now to the crux of this case, viz., whether 18 U.S.C. 922(o) can be upheld in
its present form and on the present record on the ground that the purely
intrastate possession of machine guns substantially affects interstate commerce.
As I understand its opinion, the majority advances two separate theories, and I
will address each separately.
A. The majority writes:
118 as the Court in Wickard [v. Filburn, 317 U.S. 111, 63 S.Ct. 82, 87 L.Ed. 122,
Just
125 (1942),] sustained the regulation of wheat intended wholly for home
consumption because it was connected to an overall interstate market which it could
depress, 317 U.S. at 128-29 [63 S.Ct. at 90-91], and the Court in Perez [v. United
States, 402 U.S. 146, 156, 91 S.Ct. 1357, 1362, 28 L.Ed.2d 686 (1971),] sustained
the regulation of purely intrastate loansharking because in the aggregate such local
loansharking substantially affected interstate commerce, 402 U.S. at 155-57 [91
S.Ct. at 1362-63], so also 922(o) can be sustained because it targets the possession
of machine guns as a demand-side measure to lessen the stimulus that prospective
acquisition would have on the commerce in machine guns.
119 Maj. Op. at 281-82. In other words, the majority argues in effect that the
private, purely intrastate possession of machine guns has a substantial effect on
the interstate machine gun market.
120 This theory, if accepted, would go far toward converting Congress's authority to
regulate interstate commerce into "a plenary police power." Lopez, 514 U.S. at
----, 115 S.Ct. at 1633. If there is any sort of interstate market for a commodity-and I think that it is safe to assume that there is some sort of interstate market
for practically everything--then the purely intrastate possession of that item will
have an effect on that market, and outlawing private possession of the item will
presumably have a substantial effect. Consequently, the majority's theory leads
to the conclusion that Congress may ban the purely intrastate possession of just
about anything. But if Lopez means anything, it is that Congress's power under
the Commerce Clause must have some limits. Cf. Charles Fried, Foreword:
Revolutions?, 109 HARV.L.REV. 13, 36-37 (1995).
121 The Lopez Court of course recognized the potential sweep of Wickard, on
which the majority's theory is chiefly based, and the Lopez Court sought to
place reasonable limits on that theory. Observing that Wickard represents
"perhaps the most far reaching example of Commerce Clause authority over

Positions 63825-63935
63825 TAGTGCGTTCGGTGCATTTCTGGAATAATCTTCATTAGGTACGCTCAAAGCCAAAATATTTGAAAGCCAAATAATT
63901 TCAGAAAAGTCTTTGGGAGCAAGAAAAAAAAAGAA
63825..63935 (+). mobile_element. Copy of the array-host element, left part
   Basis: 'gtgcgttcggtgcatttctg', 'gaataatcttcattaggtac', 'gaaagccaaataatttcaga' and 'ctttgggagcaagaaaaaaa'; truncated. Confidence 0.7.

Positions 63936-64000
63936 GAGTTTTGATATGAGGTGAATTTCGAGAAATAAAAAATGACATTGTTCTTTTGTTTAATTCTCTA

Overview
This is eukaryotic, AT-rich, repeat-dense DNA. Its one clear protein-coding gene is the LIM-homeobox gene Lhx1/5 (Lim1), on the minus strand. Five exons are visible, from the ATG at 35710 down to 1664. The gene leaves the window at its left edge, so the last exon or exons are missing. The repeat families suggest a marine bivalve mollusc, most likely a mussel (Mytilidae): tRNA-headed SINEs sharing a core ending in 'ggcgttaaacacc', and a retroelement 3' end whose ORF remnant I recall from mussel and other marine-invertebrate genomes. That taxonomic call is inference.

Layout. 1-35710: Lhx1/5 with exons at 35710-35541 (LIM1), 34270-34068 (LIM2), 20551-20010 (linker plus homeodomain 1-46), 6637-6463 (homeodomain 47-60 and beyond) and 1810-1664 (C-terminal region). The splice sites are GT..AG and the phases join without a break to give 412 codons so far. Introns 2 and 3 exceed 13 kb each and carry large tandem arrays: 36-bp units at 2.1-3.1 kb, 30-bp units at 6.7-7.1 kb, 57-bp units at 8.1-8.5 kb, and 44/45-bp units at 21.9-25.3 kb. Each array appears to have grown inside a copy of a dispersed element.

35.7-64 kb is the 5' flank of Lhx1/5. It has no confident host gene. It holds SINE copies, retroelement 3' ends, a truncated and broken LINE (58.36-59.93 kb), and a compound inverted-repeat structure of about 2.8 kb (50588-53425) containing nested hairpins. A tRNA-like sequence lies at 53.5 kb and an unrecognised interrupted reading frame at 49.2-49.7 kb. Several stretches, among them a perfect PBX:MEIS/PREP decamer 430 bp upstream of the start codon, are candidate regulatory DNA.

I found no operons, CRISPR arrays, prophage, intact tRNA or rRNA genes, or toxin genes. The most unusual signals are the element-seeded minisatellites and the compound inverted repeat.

interstate activity," the Court noted that Wickard "involved economic activity
in a way that the possession of a gun in a school zone does not." 514 U.S. at ----

, 115 S.Ct. at 1630. The Court then added:


122
Section
922(q) is a criminal statute that by its terms has nothing to do with
'commerce' or any sort of economic enterprise, however broadly one might define
those terms. Section 922(q) is not an essential part of a larger regulation of economic
activity, in which the regulatory scheme could be undercut unless the intrastate
activity were regulated. It cannot, therefore, be sustained under our cases upholding
regulations of activities that arise out of or are connected with a commercial
transaction, which viewed in the aggregate, substantially affects interstate
commerce.
123 514 U.S. at ---- - ----, 115 S.Ct. at 1630-31 (footnote omitted).
124 The activity that the Lopez Court found was not "economic" or "connected with
a commercial transaction" was a type of intrastate firearm possession, i.e., the
possession of a firearm (including a machine gun) within a school zone. At
issue here is another type of purely intrastate firearm possession, i.e., the purely
intrastate possession of a machine gun. If the former must be regarded as noneconomic and non-commercial, why isn't the same true of the latter? Is
possession of a machine gun inherently more "economic" or more
"commercial" than possession of other firearms?4 Is the possession of a firearm
within a school zone somehow less "economic" and "commercial" than
possession elsewhere--say, on one's own property?5 If there are distinctions of
constitutional dimension here, they are too subtle for me to grasp. It seems to